THOMAS Nicholson Hollingworth, the founder of the Hollingworth family in our area, was a convict sentenced in 1836 to life imprisonment for stealing a gun and a coat.
When he arrived in New South Wales he was assigned to the Busby Brothers as a labourer and came with them to the Richmond River about 1844.
He obtained his Ticket of Leave soon afterwards in 1845 and remained in the area when the Busby Brothers left. He received his conditional pardon in 1853.
In 1847 he married Ann King at Grafton.
Ann was a daughter of William Parrott King and his wife Hannah (nee Barrett) who had arrived as immigrants. William King had obtained work first as a shepherd and then as a bullock driver.
For some years he hauled cedar logs to the river at Tucki where they were loaded onto sailing ships or rafted downstream. Later he worked for William Yabsley at Coraki as a sawyer.
Thomas and Ann Hollingworth moved to Lismore possibly to be closer to her family.
Thomas obtained a 92-acre conditional purchase property just west of the Richmond River and on the southern side of a creek leading into the Richmond.
This property is now part of South Lismore and the creek is called Hollingworth Creek, after Thomas.
The Bruxner Highway crosses Hollingworth Creek and for many years the bridge was labelled "Hollingsworth Creek" (with an "s"), much to the disgust of family members.
A campaign, led by descendant Nicholson (Nick) Hollingworth, had the "s" removed in recent years.
Thomas and Ann's second son, Joseph Nicholson Hollingworth, initially worked for his uncle, Thomas King, at Woodburn.
Thomas King had been apprenticed as a shipwright to William Yabsley. Yabsley had provided a tutor to educate his apprentices as well as giving them a sound knowledge of their craft.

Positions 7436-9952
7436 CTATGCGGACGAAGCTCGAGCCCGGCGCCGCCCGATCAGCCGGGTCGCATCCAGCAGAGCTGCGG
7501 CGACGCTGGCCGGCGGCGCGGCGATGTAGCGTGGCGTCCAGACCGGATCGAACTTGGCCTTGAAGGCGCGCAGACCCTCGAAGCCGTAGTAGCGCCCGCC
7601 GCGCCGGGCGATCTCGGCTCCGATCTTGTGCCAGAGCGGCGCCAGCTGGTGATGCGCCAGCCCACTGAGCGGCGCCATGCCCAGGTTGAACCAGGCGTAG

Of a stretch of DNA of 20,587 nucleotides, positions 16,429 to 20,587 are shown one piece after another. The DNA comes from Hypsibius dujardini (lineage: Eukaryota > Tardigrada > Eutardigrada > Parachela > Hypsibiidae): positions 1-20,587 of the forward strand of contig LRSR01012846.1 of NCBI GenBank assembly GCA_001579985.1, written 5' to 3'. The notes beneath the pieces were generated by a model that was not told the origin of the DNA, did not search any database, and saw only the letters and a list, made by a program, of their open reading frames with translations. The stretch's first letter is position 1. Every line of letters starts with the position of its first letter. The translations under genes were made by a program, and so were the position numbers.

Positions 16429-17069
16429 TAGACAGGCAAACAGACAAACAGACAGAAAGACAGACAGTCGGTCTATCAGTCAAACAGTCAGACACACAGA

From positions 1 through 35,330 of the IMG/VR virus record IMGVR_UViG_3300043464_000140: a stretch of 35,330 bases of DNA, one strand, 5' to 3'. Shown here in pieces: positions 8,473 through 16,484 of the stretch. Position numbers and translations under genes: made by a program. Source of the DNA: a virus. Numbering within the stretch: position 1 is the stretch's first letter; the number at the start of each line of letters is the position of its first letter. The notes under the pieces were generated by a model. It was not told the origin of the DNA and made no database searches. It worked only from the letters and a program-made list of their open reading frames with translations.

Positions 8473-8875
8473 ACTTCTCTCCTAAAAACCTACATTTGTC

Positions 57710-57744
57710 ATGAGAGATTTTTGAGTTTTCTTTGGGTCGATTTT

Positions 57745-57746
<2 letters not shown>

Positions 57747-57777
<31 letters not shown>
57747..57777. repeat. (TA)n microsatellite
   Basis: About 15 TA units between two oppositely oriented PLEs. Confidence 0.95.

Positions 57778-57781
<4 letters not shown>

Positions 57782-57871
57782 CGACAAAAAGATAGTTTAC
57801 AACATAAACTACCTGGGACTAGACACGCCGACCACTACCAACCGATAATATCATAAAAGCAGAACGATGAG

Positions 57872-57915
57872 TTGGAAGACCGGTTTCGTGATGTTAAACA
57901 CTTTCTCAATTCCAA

Much of this knowledge was passed on by Thomas King to Joseph Hollingworth who some time later took up an apprenticeship with sawmill owner, J.E. Glasgow, at Lismore.
He eventually became a millwright and master sawmiller with a vast knowledge of local timbers from throughout the whole region.
Joseph married Annie McAndrew Ross in 1892 and in 1902 he purchased Glasgow's sawmill at Mullumbimby.
He moved his growing family there and began what was to become a major role in the timber industry of the North Coast.
He obtained timber licences for large areas of forest land and later other mills were built so that the timber could be processed closer to its source.
For a time he was in partnership with a cousin, Robert Raymond Mallett, who had worked in the timber industry for many years and had a fine knowledge of marketing as well as species of timber.
Joseph and Annie had only one son, David John Hollingworth, and he was to follow his father into the business.
He began work there in 1916 at the age of 14 years. Unfortunately, Joseph contracted influenza in 1919 during the epidemic abd died. At 17, David was considered too young to hold the reins.
The business became a company and a manager was employed. David, however, continued in the business until it was sold to Standard Sawmill Co. of Murwillumbah in 1964, and his son, Nicholson (Nick) Hollingworth, was also employed there.
Standard Mills had made the purchase solely to obtain the lucrative timber licences held by the mill, and so they closed down the Mullumbimby operation, putting many men out of work.